Once a word everyone preferred not to pronounce, charcuterie (shahr-koo-tuh–ree) has become a staple on wedding menus, always in the form of a charcuterie board. A flashy blend of fine cheeses, meats and fruits, charcuterie boards are a perfect option to serve during cocktail hour. The artful grazing platters are also great to offer the bride and bridesmaids as they prepare for the big day. Here are a few tips to building your own wedding charcuterie board that is a feast for the eyes as well as the palate.
A charcuterie board can be as much fun to make as it is to enjoy. In both cases, the trick is mastering different combinations of tastes
Technically, charcuterie refers to the meat part and specifically to cured or smoked meat, usually pork. Things like bacon, ham, sausage, terrines, rillettes, galantines, ballotines, pâtés, and confit—all available locally and some made locally.
That said, remember that contrast and variety are the keys to a great charcuterie board. You want things that are visually different—served in ramekins, pre-sliced, wedges to be sliced by the guest, logs, spreads and all the complements: fruit, olives, mustard, honey, pickles and, of course, bread.
Focus on a selection of textures and a range of flavors—spicy, sweet and herbal.
• Spreadables, like a fine-grained, smooth pate or rillettes
• Sliced meats, like Genoa or hard salami
• Thin-sliced meats, like prosciutto, bresaola, guanciale or speck
This lavish charcuterie board is a symphony of complementary contrasts, both visual and gastronomic, made from all locally sourced components that include: Creminelli Meats’ salami and prosciutto, Heber Valley Artisan Cheese 6-Year Aged Cheddar, The Sweet Storyline coconut suckers, Culinary Crafts’ sea foam and rosemary shortbread, Slide Ridge honey, Cache Toffee Collection candies and truffles from The Chocolate Palette. The salty-sweet compilation’s vibrant colors and textures informed the tablescape’s gathering of toffee roses, football mums, Oncidium “dancing-lady” orchids and Stuartina eucalyptus, with white vandas and cymbidium orchids providing pops of contrasting white.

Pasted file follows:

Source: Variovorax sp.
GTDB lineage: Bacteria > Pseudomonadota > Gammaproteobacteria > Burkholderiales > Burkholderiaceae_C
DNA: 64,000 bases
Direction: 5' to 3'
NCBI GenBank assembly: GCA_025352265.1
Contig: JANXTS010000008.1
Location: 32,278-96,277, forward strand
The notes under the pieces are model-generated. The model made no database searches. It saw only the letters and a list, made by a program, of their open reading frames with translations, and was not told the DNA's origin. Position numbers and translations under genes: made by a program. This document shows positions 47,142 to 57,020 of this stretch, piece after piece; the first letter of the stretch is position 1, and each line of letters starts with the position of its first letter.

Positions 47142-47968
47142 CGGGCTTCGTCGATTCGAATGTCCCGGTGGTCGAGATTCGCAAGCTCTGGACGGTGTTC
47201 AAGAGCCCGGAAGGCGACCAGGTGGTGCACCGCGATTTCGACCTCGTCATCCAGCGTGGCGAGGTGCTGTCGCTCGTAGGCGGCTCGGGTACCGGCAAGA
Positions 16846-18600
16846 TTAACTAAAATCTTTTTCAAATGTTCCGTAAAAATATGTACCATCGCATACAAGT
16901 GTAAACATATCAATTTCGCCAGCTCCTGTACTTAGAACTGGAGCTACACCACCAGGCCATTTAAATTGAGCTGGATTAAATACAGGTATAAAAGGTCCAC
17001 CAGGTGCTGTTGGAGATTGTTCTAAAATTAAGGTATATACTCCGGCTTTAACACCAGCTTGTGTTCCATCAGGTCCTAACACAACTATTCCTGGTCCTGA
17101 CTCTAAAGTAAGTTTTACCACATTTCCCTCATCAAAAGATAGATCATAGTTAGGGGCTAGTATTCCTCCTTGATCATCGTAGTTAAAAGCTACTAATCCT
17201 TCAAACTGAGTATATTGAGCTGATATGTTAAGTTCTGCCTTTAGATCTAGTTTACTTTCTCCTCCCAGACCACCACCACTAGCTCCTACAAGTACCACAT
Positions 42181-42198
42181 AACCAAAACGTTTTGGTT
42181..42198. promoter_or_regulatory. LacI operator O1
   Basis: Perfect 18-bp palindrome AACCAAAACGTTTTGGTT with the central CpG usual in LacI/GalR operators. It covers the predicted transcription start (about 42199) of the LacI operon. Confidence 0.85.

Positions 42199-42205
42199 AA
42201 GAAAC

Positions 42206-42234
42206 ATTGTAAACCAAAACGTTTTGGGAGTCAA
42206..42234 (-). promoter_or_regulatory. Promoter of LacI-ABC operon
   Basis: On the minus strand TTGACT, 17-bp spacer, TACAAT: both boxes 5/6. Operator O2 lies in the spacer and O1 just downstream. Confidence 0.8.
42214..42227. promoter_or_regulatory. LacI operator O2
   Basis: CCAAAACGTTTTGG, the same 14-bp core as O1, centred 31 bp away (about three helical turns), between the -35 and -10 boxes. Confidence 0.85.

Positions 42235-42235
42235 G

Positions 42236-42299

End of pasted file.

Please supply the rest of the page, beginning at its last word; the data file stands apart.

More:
Fruit provides color and flavor. Pick it wisely.
Choose fruit that’s seasonal and fresh. Obviously, grapes are perfect if the grapes are good. Strawberries and other berries, fresh or dried cherries, fresh or dried figs, apple and pear slices (dip in lemon water to prevent browning). Any dried fruit, like cranberries, is preferable to tasteless, out-of-season fresh fruit.
Choose an assortment of textures and a variety of strengths, from mild to stinky. Consider:
• Mesa Farms tomme (made in Mesa, Utah; soft enough to use a cheese knife)
• Beehive Seahive cheddar (firm, you could serve in slices)
• Fresh goat cheese (soft, crumbly and tangy)
• Aged Gouda (hard, a caramel sweetness; try to just break it into bite-size chunks)
• Parmigiana-Reggiano (see aged Gouda)
• Blue (try the soft Smokey Blue from Rogue Creamery)
• Brie or a triple cream like Brillat-Savarin (richer than butter, spreadable)
• Rockhill Farms raw milk cheese (serve in a chunk with a knife; made at a micro-dairy in Utah)
THE FUN STUFF
There’s more to charcuterie than meat and cheese.
• Honey—Serve Utah honey (with the comb) to drizzle over cheese
• Pickles—French cornichons are traditional, but feel free to mix it up, especially if you’re a home pickler. (Pickle boards—just a selection of pickles—are a current trend.)
• Olives—Serve a mix from a
local olive bar.
• Nuts—Unsalted almonds and walnuts are best.
• Mostarda—Italian candied fruit in a mustardy sauce
• Tart artisanal jams—Local jam-maker Amour Spreads makes an unusual variety of jam
• Quince paste—A must if one of your cheeses is Manchego
• Chutney—Choose from jam-like, pesto-like or relish-like options.
You can find more tips on curating the perfect wedding menu here!